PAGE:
Smells Like Teen Dispirit

A third of LGBT youths try to commit suicide, but most do not have mental disorders

(RxWiki News) One out of three lesbian, gay, bisexual and transgender (LGBT) youths have attempted suicide in their lifetime, but most LGBT teens do not experience mental illness.

The finding arrives in a report by researchers at the University of Illinois at Chicago and is the first study to report the frequency of mental disorders in LGBT youths using the criteria of the Diagnostic and Statistical Manual of Mental Disorders, Fourth Edition (DSM-IV). About 70 percent of LGBT youths do not meet criteria for any mental health disorders, including major depression, post-traumatic stress disorder, suicide attempts and conduct disorder.

For the study UIC researchers recruited 246 ethnically diverse LGBT participants and found that "these youth are doing very well and are not experiencing mental health problems," said Dr. Brian Mustanski, assistant professor of psychiatry at UIC and lead author of the study.  

The big question, researchers say, remains as to whether these teens are more likely to have mental disorders compared to other teens. Mustanski, a clinical psychologist and director of UIC's IMPACT Program, said the answer to that depends on who you're comparing them to. The youths in the study had a higher prevalence of mental disorders than youths in a national sample but were similar to urban, racial and ethnic minority youths.

Of the LGBT teens, nearly 10 percent met criteria for post-traumatic stress disorder (PTSD) and 15 percent met criteria for major depression. About 6 percent had made a suicide attempt in the last year while a third of study participants had made one at some point in their life.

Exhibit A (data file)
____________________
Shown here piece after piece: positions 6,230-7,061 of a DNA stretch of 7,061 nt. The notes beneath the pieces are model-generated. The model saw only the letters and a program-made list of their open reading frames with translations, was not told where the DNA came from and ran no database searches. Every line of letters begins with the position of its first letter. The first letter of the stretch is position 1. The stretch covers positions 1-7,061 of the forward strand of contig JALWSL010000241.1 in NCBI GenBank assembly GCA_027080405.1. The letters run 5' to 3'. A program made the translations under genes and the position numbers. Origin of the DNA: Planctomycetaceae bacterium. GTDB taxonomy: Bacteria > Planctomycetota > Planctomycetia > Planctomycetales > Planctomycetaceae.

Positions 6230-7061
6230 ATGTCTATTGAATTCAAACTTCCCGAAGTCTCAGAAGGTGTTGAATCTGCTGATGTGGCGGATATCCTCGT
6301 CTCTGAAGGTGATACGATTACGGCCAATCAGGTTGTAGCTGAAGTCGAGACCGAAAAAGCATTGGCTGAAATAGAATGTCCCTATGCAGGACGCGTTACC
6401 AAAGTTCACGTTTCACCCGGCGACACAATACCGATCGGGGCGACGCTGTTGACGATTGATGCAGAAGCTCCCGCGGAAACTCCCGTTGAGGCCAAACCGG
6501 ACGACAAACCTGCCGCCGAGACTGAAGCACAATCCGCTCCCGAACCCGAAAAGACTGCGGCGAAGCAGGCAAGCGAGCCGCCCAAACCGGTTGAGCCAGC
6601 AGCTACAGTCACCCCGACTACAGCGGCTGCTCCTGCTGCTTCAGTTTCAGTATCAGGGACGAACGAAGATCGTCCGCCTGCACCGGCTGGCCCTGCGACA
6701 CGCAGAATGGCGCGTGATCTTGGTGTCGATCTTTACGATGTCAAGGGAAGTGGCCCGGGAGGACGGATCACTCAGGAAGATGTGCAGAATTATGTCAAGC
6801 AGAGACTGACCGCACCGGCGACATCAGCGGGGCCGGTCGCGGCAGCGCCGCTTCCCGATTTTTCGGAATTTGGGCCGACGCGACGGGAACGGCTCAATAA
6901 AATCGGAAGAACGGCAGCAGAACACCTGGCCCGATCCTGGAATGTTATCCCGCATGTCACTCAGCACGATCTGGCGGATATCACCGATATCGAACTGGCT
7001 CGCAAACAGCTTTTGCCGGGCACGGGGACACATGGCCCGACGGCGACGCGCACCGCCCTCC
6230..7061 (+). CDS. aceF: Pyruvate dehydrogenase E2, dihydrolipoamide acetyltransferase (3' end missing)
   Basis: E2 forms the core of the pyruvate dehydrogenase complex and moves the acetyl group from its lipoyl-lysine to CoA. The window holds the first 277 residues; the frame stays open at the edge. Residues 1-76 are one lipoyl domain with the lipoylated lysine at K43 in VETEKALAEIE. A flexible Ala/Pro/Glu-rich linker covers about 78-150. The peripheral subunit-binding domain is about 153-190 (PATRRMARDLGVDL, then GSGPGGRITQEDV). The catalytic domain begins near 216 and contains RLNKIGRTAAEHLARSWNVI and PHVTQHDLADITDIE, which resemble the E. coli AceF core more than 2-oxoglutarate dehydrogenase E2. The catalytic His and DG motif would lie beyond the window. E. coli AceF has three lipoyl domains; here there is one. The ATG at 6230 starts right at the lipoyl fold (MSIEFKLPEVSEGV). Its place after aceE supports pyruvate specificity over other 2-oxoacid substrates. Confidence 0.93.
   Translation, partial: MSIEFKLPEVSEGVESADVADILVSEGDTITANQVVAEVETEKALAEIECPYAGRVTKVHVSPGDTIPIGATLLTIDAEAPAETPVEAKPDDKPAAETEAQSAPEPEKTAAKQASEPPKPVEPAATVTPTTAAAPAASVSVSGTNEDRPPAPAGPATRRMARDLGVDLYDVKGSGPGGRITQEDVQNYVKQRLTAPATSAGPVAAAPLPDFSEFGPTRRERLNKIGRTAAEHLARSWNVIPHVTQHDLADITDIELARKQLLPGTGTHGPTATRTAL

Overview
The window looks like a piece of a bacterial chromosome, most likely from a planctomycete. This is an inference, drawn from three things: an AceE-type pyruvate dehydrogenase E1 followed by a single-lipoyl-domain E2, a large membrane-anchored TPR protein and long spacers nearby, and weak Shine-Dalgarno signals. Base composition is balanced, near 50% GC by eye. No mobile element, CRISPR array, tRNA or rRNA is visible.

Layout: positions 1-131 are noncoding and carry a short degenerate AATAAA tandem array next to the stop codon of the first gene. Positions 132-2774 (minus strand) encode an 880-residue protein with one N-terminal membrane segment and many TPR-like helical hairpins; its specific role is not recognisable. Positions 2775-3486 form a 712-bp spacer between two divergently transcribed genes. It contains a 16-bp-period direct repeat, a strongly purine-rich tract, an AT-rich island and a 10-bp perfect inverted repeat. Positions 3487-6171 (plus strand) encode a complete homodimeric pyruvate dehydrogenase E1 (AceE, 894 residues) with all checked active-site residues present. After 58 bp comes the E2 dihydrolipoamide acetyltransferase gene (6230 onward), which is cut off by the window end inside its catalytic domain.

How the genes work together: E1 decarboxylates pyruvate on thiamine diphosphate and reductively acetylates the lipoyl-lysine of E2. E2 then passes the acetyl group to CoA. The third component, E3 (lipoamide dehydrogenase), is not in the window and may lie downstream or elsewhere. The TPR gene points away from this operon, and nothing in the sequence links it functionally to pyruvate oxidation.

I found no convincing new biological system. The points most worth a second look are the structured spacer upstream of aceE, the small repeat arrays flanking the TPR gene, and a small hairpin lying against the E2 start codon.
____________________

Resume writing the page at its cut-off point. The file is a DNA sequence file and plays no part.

Bisexual youths had a lower prevalence of mental disorders than bisexual youths in other studies, contradicting previous research that suggested bisexual youths are more likely to have mental disorders.


The MECA Study (Methodology for Epidemiology of Mental Disorders in Children and Adolescents) estimates nearly 8.4 million of U.S. children ages 9 to 17 have a diagnosable mental or addictive disorder associated with at least minimum impairment. Heterosexual youths comprise an estimated 7.5 million of these teens and children.

As LGBT youths are more likely to face bullying and discrimination in school, so are they more likely to feel the emotional pressure those situations bring. According to LAMBDA's Youth Outreach Web site, 25 percent of LGBT youths have severe drug and alcohol problems. GLBT youths are also two to three times more likely to attempt suicide, citing according to a U.S. Department of Health and Human Services study, which also found 30 percent of teen suicides are committed by gay or lesbian youths.

To combat these startling statistics, columnist Dan Savage has started the "It Gets Better" project, a compilation of testimonial videos on the Web featuring GLBT individuals who lead successful lives as adults after experiencing troubled years as adolescents. The site can be found at

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Review Date: 
December 1, 2010